From the introduction to the second edition of Walter Bagehot's The English Constitution, 1872:
Some part of the difference between England and America arises
undoubtedly not from political causes but from economical. America
is not a country sensitive to taxes; no great country has perhaps
ever been so unsensitive in this respect; certainly she is far less
sensitive than England. In reality America is too rich; daily
industry there is too common, too skilful, and too productive, for
her to care much for fiscal burdens. She is applying all the
resources of science and skill and trained labour, which have been
in long ages painfully acquired in old countries, to develop with
great speed the richest soil and the richest mines of new countries;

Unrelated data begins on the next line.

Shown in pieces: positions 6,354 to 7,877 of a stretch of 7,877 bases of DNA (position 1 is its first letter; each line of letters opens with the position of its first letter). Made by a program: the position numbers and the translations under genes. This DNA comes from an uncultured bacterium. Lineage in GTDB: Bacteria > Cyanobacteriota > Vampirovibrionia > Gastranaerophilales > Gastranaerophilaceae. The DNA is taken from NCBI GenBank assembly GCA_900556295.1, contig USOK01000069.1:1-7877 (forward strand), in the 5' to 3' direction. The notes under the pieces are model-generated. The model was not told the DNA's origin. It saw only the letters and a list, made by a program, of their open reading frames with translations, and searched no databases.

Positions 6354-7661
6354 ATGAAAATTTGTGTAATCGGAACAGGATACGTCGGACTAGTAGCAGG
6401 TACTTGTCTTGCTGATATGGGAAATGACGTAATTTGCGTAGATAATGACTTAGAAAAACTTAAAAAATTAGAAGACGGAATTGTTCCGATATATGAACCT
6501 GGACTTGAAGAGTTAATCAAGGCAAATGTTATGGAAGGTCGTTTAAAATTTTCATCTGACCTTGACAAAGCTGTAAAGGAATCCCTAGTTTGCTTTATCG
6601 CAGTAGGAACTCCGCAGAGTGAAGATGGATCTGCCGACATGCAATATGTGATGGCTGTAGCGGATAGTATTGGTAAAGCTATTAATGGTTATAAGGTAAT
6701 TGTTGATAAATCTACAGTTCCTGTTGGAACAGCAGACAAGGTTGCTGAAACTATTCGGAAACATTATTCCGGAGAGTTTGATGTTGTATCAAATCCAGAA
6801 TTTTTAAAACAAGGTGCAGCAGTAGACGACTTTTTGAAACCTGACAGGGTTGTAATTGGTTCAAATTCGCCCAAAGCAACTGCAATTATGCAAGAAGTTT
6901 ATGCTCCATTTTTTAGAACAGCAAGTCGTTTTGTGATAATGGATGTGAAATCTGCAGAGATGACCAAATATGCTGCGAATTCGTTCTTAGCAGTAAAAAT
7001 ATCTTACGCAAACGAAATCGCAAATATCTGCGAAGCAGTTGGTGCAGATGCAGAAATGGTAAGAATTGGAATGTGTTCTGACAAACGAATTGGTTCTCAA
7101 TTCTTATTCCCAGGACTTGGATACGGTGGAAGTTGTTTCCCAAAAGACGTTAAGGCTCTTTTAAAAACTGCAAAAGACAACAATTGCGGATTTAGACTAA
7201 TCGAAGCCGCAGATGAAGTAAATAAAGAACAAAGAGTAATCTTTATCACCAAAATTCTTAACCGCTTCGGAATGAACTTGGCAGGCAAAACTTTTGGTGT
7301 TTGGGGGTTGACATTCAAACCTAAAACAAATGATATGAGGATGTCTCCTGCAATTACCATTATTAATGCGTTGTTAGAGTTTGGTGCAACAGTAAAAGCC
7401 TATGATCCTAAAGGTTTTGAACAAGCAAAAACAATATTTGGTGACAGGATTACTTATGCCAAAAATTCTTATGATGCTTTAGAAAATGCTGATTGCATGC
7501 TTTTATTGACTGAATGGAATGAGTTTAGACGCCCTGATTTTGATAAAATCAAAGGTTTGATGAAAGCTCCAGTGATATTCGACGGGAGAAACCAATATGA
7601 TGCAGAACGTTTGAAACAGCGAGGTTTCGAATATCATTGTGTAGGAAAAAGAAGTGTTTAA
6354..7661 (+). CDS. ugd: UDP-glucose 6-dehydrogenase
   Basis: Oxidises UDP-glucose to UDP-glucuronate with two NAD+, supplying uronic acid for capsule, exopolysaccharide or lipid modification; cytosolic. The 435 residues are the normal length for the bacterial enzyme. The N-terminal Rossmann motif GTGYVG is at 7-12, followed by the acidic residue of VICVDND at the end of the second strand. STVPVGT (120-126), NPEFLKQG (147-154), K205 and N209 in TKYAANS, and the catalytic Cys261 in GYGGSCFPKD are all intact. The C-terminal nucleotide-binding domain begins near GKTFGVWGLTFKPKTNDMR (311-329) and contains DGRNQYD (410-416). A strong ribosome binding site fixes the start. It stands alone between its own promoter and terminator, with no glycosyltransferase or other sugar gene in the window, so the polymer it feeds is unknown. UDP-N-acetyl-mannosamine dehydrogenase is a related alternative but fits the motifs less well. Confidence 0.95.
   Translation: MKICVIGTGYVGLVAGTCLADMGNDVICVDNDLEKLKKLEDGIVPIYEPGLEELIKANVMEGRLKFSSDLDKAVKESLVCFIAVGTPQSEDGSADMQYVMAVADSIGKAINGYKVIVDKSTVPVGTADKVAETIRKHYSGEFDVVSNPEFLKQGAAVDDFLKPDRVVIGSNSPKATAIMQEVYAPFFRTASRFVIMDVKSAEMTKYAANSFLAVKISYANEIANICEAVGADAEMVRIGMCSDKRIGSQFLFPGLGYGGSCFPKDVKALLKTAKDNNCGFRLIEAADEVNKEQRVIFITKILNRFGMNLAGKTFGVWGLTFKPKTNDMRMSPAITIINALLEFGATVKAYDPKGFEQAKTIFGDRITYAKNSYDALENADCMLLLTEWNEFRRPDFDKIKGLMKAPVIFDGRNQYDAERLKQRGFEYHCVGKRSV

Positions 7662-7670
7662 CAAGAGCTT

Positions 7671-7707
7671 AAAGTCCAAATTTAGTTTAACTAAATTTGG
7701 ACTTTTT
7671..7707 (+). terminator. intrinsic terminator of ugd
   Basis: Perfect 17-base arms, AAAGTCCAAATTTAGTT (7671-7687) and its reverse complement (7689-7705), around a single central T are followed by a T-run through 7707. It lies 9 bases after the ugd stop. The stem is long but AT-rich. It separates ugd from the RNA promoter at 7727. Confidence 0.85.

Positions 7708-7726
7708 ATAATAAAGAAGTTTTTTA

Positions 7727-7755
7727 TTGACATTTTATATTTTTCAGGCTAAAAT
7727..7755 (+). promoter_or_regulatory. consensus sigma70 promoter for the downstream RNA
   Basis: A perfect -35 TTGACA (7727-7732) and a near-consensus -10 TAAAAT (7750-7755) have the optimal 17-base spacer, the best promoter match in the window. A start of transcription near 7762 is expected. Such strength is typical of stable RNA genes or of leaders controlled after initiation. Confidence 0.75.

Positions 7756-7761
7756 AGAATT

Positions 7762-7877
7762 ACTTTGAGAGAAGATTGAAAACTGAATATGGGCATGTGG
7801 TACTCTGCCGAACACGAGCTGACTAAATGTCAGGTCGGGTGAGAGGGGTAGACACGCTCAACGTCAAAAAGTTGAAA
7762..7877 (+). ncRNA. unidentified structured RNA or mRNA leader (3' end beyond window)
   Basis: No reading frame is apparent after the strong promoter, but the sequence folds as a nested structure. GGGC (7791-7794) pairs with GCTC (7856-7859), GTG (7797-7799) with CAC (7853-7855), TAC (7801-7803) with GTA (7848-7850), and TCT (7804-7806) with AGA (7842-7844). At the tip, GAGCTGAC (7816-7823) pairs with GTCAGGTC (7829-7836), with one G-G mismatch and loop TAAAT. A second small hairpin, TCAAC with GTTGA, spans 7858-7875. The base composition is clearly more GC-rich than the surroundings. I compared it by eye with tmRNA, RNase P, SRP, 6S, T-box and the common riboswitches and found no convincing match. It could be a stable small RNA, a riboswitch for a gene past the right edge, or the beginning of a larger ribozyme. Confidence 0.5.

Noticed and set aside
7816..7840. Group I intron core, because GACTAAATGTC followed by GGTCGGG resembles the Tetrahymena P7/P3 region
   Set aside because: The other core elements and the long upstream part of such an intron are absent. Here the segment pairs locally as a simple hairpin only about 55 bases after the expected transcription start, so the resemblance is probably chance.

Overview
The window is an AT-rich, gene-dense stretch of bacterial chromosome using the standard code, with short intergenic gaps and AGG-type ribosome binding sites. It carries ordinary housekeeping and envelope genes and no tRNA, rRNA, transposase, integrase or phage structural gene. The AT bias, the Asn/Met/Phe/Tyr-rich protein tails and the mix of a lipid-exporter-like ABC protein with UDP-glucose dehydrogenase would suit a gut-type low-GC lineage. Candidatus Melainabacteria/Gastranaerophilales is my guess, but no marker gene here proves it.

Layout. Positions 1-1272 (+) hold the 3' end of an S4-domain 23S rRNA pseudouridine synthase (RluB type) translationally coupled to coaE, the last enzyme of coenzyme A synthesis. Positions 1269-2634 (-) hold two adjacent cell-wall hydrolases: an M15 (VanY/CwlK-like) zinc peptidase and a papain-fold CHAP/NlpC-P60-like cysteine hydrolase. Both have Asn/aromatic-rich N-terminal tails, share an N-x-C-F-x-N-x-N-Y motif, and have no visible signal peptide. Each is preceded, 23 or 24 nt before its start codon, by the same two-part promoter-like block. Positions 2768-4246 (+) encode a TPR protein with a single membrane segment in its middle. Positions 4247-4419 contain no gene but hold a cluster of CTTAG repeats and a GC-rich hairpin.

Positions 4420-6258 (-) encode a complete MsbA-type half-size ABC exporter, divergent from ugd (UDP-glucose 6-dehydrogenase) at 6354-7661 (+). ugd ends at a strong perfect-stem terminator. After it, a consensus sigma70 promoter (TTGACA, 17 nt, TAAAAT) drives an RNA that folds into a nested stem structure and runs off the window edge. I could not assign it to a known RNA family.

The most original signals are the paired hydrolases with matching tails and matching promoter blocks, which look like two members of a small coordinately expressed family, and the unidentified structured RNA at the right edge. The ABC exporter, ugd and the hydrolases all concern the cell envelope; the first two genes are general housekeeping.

and the result is untold wealth. Even under a Parliamentary
government such a community could and would bear taxation much more
easily than Englishmen ever would.
Bagehot thought that the United States was happy with a government enjoying vast surplus revenues, where the United Kingdom (or, as he called it, 'England') would force, and had forced, government to use it to abolish income tax and lower other duties, intolerant of the potential for what modern political discourse likes to call 'big government', a fear absent, he believed, in the United States, though it was a discipline he thought they should learn for the good of their future economic development.